Tagged: salon International de l’Agriculture

Consumer Shows – A Fresh View at an Old Topic

Most US cities have elected to have the CVB organization control the long term event bookings at municipal or state owned convention centers. The CVBs dutifully pursue events which naturally bring in the most out of town visitors. In doing so they “hold” time and space for the best prospects and discourage active pursuit of less desirable ones. Convention center sales teams are generally free to pursue events that don’t require long term reservations of dates and space. In this model however, little long term security on space and dates can be offered to events that cannot demonstrate high numbers of out of town attendees. Trade shows which may fall into this category and regard your city as a strong market draw will look for alternatives. It is likewise for consumer shows, which simply won’t rotate to your city or will choose a less prominent venue. Know that trade and consumer shows normally count on for four things before making venue commitments; date reliability, space reliability, financial predictability and theme protection.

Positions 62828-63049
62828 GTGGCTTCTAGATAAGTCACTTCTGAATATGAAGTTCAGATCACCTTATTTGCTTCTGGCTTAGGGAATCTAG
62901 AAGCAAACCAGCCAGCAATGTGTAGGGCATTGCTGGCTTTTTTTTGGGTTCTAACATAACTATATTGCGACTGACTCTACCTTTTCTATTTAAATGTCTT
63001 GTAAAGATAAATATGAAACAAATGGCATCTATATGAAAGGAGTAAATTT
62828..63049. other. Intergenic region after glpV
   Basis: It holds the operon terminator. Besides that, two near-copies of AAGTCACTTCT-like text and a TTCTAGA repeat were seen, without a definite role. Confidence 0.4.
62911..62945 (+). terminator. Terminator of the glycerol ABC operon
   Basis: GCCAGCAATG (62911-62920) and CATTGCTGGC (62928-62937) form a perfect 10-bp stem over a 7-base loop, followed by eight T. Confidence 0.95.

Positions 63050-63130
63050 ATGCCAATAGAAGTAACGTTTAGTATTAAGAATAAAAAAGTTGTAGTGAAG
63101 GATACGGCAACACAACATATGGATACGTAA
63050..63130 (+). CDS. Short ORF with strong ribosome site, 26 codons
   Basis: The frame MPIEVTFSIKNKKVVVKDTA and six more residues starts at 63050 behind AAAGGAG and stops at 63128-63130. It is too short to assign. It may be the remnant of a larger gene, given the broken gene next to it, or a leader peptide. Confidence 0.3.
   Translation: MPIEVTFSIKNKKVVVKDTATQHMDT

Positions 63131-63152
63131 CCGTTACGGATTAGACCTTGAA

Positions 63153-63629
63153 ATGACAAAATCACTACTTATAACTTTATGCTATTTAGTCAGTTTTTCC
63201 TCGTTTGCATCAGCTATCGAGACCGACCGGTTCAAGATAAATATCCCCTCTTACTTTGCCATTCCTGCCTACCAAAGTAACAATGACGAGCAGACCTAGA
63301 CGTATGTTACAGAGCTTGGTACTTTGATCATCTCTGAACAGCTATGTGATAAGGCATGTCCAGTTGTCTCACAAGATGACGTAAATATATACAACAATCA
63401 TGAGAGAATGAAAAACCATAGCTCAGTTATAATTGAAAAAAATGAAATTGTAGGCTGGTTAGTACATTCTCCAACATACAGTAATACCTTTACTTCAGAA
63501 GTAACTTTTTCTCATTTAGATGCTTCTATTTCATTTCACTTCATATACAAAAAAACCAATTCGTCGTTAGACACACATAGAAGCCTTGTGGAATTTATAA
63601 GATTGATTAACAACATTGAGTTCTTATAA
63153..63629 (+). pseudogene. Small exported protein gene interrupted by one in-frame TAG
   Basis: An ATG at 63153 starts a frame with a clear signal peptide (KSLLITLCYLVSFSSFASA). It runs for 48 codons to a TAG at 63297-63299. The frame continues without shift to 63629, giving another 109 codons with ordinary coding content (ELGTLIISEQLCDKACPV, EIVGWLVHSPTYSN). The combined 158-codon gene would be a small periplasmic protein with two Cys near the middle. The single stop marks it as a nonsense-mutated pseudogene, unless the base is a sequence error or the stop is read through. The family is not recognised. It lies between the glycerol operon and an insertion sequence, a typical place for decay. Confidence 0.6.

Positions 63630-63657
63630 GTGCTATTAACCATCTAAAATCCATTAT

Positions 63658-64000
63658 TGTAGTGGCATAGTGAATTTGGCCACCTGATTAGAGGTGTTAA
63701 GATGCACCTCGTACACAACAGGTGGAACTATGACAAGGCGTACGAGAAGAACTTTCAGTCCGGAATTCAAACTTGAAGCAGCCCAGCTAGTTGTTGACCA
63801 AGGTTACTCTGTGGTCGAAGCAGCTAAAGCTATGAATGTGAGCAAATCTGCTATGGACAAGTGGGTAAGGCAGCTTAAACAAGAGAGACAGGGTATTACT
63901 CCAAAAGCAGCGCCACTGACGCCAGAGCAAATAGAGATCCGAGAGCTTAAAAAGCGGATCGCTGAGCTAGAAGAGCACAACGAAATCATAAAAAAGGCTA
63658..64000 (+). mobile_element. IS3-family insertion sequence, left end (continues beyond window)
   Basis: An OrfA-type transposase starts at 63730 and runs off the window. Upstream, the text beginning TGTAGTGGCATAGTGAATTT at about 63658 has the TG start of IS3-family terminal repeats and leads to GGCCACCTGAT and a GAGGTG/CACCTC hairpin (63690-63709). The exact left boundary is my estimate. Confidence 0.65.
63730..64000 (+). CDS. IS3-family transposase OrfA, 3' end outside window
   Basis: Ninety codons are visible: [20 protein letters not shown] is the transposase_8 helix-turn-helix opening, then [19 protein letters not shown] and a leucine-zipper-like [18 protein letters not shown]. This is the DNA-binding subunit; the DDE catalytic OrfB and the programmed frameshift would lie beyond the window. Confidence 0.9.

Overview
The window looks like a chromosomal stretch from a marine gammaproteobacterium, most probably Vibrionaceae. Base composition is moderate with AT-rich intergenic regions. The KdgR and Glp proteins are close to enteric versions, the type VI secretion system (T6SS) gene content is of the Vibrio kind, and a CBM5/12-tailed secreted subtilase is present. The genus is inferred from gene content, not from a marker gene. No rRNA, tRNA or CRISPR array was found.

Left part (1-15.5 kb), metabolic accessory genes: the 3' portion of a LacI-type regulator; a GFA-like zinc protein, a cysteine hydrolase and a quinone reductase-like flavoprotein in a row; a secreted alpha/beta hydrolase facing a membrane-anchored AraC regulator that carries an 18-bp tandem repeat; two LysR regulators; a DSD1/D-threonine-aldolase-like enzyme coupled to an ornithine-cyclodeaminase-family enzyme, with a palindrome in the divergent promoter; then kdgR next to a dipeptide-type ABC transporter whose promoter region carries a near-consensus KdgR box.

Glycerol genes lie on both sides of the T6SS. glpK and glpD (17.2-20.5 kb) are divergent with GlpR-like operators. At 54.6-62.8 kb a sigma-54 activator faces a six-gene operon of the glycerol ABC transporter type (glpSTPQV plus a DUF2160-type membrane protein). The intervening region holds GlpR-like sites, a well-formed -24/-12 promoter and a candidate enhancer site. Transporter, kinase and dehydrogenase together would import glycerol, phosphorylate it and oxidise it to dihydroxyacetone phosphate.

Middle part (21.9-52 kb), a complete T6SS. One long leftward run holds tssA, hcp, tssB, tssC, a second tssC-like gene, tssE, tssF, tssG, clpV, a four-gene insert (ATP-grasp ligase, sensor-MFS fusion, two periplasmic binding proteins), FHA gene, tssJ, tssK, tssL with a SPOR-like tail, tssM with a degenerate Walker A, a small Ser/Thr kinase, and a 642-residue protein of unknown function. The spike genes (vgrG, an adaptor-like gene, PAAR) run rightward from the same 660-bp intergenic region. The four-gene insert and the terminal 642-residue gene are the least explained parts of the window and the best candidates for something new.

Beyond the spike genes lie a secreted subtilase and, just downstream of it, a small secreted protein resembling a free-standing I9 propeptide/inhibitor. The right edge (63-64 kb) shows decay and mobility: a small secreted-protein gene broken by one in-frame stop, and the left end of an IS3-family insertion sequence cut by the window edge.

The Javits Center Experience with Consumer Shows

I believe the Javits experience from 1995 to 2008 is instructive and relevant to other cities with CVBs and large convention center management teams. In my time at the Javits Center the sales and marketing arrangement was not as described above. Javits controlled its own bookings. Our board policy and directive was and probably still is to create a sales model that hosted events which brought in out of town attendees. However, there were understood conditions to this directive which, while not formally disclosed and publicized, were fundamental business tenets:

  • The Javits Center received no subsidy to help pay annual expenses. Revenues had to meet or exceed expenses and we always achieved that goal. Javits management and Board of Directors never acknowledged or endorsed the now fashionable concept that convention centers are not designed and built to make money.